Doomed Date Diaries by Bethany Quinn
Brian liked to talk about his past a lot- and how crazy the 'wild old days' were- without giving any real details or precise dates.
He had the look of a man whose weekends were a long and tiring negotiation with ex spouses about access to awkward, spoilt children who despised him. His profile said 'single'- which I read for 'divorced' - and probably more than once. He was a battered husk of a man whose hope, enthusiasm and exuberance had all been sucked out of him through the third finger on his left hand. Or maybe I was reading too much into it?
His photograph had clearly been taken a decade earlier. There was no way he was in his 'late twenties'- unless he'd found a miracle moisturiser or recently had his face re-hemmed with something extremely sharp. The handsome, garrulous young man was gone and all that remained was the sorry-looking shadow sitting across the table.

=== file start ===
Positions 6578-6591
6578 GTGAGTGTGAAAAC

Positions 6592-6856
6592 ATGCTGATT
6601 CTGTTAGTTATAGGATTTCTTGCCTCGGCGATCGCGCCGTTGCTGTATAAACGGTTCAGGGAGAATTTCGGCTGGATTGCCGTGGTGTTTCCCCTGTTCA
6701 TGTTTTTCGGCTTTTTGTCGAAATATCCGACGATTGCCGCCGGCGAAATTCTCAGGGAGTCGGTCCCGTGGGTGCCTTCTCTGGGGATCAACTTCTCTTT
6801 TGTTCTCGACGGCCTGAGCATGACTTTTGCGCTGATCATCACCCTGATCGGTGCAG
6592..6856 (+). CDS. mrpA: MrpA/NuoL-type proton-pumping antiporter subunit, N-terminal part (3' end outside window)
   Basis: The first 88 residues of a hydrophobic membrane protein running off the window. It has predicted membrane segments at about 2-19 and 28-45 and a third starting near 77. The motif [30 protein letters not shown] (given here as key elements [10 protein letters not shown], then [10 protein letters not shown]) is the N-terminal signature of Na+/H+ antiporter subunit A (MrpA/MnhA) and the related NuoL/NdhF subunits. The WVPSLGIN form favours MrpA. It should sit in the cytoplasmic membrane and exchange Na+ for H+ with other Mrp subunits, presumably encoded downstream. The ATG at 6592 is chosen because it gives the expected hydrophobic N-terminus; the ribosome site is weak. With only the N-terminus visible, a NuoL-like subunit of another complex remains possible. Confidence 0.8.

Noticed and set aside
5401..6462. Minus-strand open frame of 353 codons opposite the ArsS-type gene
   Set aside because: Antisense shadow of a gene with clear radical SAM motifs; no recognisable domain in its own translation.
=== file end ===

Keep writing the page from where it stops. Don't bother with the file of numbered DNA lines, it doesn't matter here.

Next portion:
Brian glanced at his watch. It was Friday night. No doubt he had another weekend of arguing, taxiing and returning to look forward to. I felt sorry for him. His post-domestic bliss apocalypse was far from over. But thankfully Brian wasn't my problem. He was Amanda's.
Amanda's husband had just left her for a gas fitter called Keith. She was still a little shaken- but at least she'd had her boiler fixed. She wasn't a client as such. I was just helping her take the first tentative steps back into the world of dating. I hadn't mentioned to her that it was a doomed enterprise. She could find that out for herself.
Having been married for almost nineteen years her circle of friends was rather small- and sadly depleted by those who were switching allegiances and getting Keith to sort out their central heating systems.
We'd spent an evening together, trawling the online dating sites. It soon became clear that Amanda liked disheveled, moody and needy looking. She only had white wine in her walk-in fridge that was the practically the size of my living room. I drank water. White wine is for cleaning wounds.
'So you've got a large house?' Brian asked. 'Does it have a garden?'
'Yes,' Amanda said, leaning her head to one side coquettishly. 'Why?'
'It's just, I've got the kids this weekend and I've got nowhere to take them.'
I hate being right all the time.